It’s a disgrace 

Dear Editor,

In reply to Mr Lindsell’s letter of 5th March, I too walk past this eyesore [former Hampshire County Council Computor Suite building] most days with my dog and agree it is a disgrace.

Personally I think it would make a great indoor venue for entertainment such as trampolining which the Town is in desperate need for.

I have seen numerous young ‘individuals’ coming out of that derelict building which must be unsafe. You don’t have to be a rocket scientist to imagine what they are doing.

Further along the ‘Sprat and Winkle’ line I am appalled at the mess the council contractors have made of the removal of diseased ash trees. On wet days the path is unpassable.

The tree debris is appalling. There is churned up mud everywhere.
The stream is full of branches and twigs. Another eyesore for the walkers.
These contractors seem to enjoy driving off road. They seem to like churning up the grass in Watermills Park too.

Alan Wright

PM let us down

Dear Editor,

Cancer patients find themselves let down by the NHS due to Boris Johnson’s, Prime Minister, policy of solely focusing on Covid.

Boris Johnson allowed Christmas to go ahead, ignored calls to bring in travel restrictions, and was slow to impose a national lockdown despite knowing about the new deadly variant that spiralled Covid-19 cases out of control in the second wave and overwhelmed the NHS to the point of collapse.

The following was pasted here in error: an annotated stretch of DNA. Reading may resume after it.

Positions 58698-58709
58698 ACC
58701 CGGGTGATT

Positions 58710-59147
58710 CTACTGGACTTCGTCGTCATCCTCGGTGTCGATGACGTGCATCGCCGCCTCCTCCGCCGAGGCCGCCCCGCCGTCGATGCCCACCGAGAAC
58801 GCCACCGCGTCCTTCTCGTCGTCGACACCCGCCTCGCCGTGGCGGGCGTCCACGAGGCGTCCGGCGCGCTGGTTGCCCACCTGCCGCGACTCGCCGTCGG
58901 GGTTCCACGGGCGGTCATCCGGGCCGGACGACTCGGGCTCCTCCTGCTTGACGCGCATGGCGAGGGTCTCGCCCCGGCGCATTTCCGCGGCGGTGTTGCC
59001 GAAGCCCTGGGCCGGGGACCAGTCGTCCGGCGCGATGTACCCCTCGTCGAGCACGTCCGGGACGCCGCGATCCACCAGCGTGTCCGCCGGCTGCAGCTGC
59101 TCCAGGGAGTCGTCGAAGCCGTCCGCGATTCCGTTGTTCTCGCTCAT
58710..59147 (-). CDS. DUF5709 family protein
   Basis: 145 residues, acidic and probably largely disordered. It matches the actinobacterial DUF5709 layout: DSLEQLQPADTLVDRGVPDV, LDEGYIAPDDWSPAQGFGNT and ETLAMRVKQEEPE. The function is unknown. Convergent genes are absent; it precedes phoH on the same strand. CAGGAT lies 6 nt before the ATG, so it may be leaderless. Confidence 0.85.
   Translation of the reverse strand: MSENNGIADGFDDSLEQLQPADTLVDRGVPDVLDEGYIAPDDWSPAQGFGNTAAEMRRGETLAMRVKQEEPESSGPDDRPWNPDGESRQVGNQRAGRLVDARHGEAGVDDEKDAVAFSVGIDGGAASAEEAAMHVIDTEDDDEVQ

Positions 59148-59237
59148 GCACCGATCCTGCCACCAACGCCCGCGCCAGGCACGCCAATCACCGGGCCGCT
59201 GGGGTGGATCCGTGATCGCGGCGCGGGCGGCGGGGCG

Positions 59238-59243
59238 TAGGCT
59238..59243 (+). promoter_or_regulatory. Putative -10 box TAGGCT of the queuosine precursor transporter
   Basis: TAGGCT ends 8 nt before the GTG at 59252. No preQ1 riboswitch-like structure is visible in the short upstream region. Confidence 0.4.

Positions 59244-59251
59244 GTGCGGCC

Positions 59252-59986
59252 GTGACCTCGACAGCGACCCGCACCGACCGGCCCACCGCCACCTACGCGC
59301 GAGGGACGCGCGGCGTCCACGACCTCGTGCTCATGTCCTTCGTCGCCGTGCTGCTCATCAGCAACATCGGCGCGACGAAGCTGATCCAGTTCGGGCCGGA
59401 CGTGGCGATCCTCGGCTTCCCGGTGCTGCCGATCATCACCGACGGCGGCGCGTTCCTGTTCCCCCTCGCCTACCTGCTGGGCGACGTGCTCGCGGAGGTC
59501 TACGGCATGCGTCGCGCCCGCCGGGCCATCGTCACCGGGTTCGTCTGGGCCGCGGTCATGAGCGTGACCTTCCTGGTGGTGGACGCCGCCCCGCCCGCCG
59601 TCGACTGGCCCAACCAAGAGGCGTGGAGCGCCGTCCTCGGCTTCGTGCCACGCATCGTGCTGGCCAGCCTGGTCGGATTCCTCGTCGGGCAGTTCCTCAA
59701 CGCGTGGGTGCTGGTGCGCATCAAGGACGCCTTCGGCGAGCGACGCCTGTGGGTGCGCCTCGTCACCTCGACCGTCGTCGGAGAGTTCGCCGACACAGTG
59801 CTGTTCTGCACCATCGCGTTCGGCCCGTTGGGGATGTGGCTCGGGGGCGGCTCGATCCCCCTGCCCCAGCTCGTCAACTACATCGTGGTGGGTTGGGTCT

His actions have now resulted in the NHS waiting list reaching a record-high backlog of 4.6m affecting key services including cancer and routine surgery.
It is now going to take a major effort for the over exhausted NHS workforce, on a measly one per cent pay rise, to reduce the shocking waiting list backlog and may take many years to clear at the cost of patients’ lives.

The situation can only get worse if we encounter another wave as restrictions are lifted and people ignore the guidelines. There is a real danger that cancer patients may become the forgotten tragedy of the 21st century. Therefore, what is the Government going to do about it?

Jeannette Schael

Desolated shops

Dear Editor,

A quick ramble around the centre of Andover will show a desolated retail sector. Many shops have gone or will go. Yet this is the tip of the iceberg. Small businesses up and down the UK are in danger. Due to the pandemic, at least one in seven small firms, a massive 906,000 businesses could go bankrupt by April unless they receive additional support.